Ben Roberts-Smith: Afghan witness defends evidence of ‘big soldier’ kicking uncle as court releases photos

·5-min read
<span>Photograph: Joel Carrett/AAP</span>
Photograph: Joel Carrett/AAP

An Afghan man who says he saw a “big soldier” from Australia kick his handcuffed uncle off a cliff has defended his evidence under intense cross-examination during Ben Roberts-Smith’s defamation trial.

Mohammed Hanifa Fatih’s evidence came as newly declassified defence documents showed in detail for the first time the village of Darwan, where the alleged murder of a farmer named Ali Jan reportedly occurred.

Roberts-Smith has been accused in newspaper reports of kicking an unarmed, handcuffed Ali Jan off a low cliff during the September 2012 raid on Darwan, before ordering the badly injured man shot. A Victoria Cross recipient, Roberts-Smith has consistently denied the allegation, and is suing the newspapers for defamation.

Hanifa, giving evidence by videolink from Kabul for the second straight day, had previously told the court he and his uncle, Ali Jan, were detained together by Australian troops, during an SAS raid on the village of Darwan on 11 September 2012.

Related: Ben Roberts-Smith: first Afghan witness tells court he saw ‘a big soldier’ kick his uncle off a cliff

Hanifa told the court he saw “a big soldier” with a wet, sandy uniform kick Ali Jan in the chest, causing the handcuffed man to fall down a steep embankment into a dry creek bed. He later heard gunshots being fired, and saw Ali Jan’s body being dragged by two soldiers “to the berry trees” on the other side.

Facing cross-examination by Roberts-Smith’s barrister Bruce McClintock on Tuesday, Hanifa was repeatedly challenged about his evidence, but resolutely, at times passionately, defended his account.

“Your evidence is not true is it?,” McClintock said at one stage.

“I’m explaining what I saw with my own eyes,” Hanifa replied. “Whether you call it a lie or a truth, I leave it to the respected judge.”

McClintock: “The evidence you’ve given about seeing the ‘big soldier’ wet is completely untrue isn’t it?”

Hanifa: “Whether you call it a lie, that’s up to you. But I have seen this person with my own eyes.”

McClintock: “It’s also a lie to say there was sand on his uniform.”

Hanifa: “[There was] sand from the river. If you call it a lie that’s up to you. Sand from the river.”

McClintock suggested Australian troops had repeatedly raided Darwan because it was a known “Taliban stronghold”, and also probed Hanifa’s disposition towards the Australian soldiers: “You hate the soldiers don’t you, because they are infidels?,” he asked.

Hanifa replied: “if they are coming to our houses, go[ing] inside our houses to where our women are, of course that’s what we call them: infidels.”

McClintock: “You hate them don’t you?

Hanifa: “No, I don’t like them.”

Photographs of village released

Declassified defence force pictures released by the federal court Tuesday show the single-storey mud-built compounds of the village of Darwan, built on a steep embankment above a dry creek bed.

The geography of Darwan has been contested during the trial. Roberts-Smith has maintained he could not have killed Ali Jan as alleged because there was no cliff from which to kick him. “There was no cliff … there was no kick,” he told the court.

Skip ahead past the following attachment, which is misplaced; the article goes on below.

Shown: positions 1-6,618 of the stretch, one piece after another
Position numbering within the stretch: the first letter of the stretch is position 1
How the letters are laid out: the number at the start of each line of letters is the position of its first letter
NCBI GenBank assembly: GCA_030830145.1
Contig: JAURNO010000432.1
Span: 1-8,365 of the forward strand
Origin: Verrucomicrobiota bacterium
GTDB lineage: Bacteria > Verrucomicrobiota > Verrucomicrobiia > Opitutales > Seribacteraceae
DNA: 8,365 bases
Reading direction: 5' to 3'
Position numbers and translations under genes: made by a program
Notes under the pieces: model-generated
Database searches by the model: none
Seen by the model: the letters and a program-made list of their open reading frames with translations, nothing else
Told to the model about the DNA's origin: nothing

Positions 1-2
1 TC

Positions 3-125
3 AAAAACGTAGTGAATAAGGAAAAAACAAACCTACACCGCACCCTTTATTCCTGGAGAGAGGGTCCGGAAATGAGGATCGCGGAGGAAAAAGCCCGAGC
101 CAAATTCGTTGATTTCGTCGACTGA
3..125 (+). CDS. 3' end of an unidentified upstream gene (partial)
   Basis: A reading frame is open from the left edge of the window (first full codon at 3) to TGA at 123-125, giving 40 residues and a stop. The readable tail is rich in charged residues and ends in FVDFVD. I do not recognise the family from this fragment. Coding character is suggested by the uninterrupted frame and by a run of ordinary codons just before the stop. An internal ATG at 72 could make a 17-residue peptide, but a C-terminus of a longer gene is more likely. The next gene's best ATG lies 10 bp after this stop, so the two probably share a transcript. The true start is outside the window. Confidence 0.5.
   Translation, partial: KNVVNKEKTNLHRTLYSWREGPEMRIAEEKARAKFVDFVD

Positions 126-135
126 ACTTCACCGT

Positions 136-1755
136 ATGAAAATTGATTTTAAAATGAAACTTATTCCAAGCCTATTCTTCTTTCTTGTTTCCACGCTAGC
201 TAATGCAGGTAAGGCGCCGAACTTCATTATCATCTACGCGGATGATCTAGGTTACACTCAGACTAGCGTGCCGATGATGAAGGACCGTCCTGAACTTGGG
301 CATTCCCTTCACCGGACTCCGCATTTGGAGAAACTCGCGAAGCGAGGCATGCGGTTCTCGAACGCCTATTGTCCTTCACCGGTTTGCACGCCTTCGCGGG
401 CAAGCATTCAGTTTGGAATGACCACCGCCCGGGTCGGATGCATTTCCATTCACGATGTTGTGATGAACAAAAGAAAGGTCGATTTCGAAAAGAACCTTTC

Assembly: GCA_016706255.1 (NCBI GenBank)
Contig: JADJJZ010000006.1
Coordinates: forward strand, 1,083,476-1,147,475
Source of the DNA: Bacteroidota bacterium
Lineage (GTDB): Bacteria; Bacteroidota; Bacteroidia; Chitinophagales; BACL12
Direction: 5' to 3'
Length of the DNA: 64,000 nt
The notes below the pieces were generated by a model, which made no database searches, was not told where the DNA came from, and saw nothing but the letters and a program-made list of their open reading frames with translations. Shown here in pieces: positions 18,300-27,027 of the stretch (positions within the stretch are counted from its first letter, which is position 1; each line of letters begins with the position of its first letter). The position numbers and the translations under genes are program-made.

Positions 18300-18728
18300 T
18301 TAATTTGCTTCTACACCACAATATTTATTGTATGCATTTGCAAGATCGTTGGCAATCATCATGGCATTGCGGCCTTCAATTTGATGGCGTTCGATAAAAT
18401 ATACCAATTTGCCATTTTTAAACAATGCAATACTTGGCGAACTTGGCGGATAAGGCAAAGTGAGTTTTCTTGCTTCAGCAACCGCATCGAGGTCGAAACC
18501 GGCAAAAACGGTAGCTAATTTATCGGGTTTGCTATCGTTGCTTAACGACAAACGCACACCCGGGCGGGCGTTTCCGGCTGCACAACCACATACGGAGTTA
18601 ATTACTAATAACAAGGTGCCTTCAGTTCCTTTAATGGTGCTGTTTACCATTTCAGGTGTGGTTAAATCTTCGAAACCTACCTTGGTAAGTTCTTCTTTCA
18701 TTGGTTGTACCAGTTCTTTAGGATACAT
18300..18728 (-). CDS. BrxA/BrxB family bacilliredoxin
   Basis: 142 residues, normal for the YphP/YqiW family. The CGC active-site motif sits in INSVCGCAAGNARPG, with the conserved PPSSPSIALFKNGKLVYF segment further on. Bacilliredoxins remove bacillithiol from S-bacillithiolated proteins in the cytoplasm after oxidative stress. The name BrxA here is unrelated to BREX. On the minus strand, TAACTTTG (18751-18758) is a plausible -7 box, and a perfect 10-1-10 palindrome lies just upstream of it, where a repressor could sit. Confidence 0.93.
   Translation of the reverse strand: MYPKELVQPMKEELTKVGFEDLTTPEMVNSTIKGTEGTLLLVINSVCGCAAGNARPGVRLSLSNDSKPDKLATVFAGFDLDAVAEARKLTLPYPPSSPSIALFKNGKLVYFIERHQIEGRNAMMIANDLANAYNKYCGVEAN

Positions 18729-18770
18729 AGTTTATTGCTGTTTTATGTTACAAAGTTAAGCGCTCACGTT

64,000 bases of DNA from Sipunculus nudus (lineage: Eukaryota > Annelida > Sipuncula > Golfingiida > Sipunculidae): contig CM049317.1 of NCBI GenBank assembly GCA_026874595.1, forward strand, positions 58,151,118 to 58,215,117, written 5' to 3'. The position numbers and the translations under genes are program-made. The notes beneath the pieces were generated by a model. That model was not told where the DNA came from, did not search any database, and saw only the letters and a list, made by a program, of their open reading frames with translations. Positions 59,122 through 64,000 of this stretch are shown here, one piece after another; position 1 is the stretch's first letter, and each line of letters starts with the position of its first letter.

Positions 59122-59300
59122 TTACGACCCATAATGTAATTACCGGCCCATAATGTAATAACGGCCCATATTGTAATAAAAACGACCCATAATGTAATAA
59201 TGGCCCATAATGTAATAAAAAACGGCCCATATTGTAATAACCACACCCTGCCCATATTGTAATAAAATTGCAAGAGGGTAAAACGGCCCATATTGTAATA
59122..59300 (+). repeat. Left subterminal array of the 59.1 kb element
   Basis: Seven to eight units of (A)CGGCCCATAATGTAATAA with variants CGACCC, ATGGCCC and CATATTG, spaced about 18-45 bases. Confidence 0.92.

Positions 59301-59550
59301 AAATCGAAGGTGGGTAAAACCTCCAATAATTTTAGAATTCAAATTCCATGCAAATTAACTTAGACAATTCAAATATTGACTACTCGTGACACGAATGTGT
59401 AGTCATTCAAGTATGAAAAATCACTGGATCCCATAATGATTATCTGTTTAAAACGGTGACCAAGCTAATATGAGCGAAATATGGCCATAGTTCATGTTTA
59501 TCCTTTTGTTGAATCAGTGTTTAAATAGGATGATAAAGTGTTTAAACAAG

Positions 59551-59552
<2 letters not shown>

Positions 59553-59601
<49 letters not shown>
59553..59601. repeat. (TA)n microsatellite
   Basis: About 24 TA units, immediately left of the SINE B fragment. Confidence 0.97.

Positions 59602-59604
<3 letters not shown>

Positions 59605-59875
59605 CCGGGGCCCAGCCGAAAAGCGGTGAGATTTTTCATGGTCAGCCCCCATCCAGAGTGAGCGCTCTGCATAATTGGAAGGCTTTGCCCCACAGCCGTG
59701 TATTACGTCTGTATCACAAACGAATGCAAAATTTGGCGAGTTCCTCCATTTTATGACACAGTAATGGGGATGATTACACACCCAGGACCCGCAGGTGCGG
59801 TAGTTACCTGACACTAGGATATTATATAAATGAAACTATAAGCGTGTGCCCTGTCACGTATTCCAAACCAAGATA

One photo released was marked by Roberts-Smith when he gave evidence several weeks ago.

He told the court Australian soldiers entered the village on the raid from the north (the right of the picture).

In his evidence, Roberts-Smith said that all other Australian patrols stopped at the point marked A, and only his patrol proceeded south (left) of that point.

Roberts-Smith said point B marked a roof structure in Darwan where his patrol waited for 10 minutes after clearing the village before they got a radio call for extraction by helicopter.

He said he then walked, with his patrol members, down a path to the dry creek bed – a route marked by the black line.

The dotted line marked his patrol’s route across to the other side of the creek bed and up to the fields opposite.

At the end of the dotted line is where Roberts-Smith says his patrol encountered, engaged, and lawfully killed a “spotter” for the insurgency, purported to be Ali Jan, whose body was allegedly found with a radio.

Point C is the point from which the Australian soldiers were extracted by helicopter.

Also declassified by the court were operational reports, detailing the mission in Darwan and communications during the raid.

One report describes killing a man “taking direct part in hostile activity… by reporting on FE movements” and possibly moving to a weapons cache. “The manner in which he manoeuvred (deliberate rapid movement followed by ignoring clear and repeated warnings from the FE) was consistent with the application of insurgent tactics, techniques and procedures,” it reads. The man was shot and killed and a radio was recovered from his body, according to the report.

Roberts-Smith is suing the Age, the Sydney Morning Herald and the Canberra Times for defamation over a series of ­reports published in 2018 that he alleges are defamatory because they portray him as someone who “broke the moral and legal rules of military engagement” and committed war crimes, including murder.

The 42-year-old has consistently denied the allegations, saying they are “false”, “baseless” and “completely without any foundation in truth”. The newspapers are defending their reporting as true.

On Tuesday afternoon, the trial went into a closed court session, hearing evidence sensitive to national security. Evidence from Afghanistan is expected to continue Wednesday.

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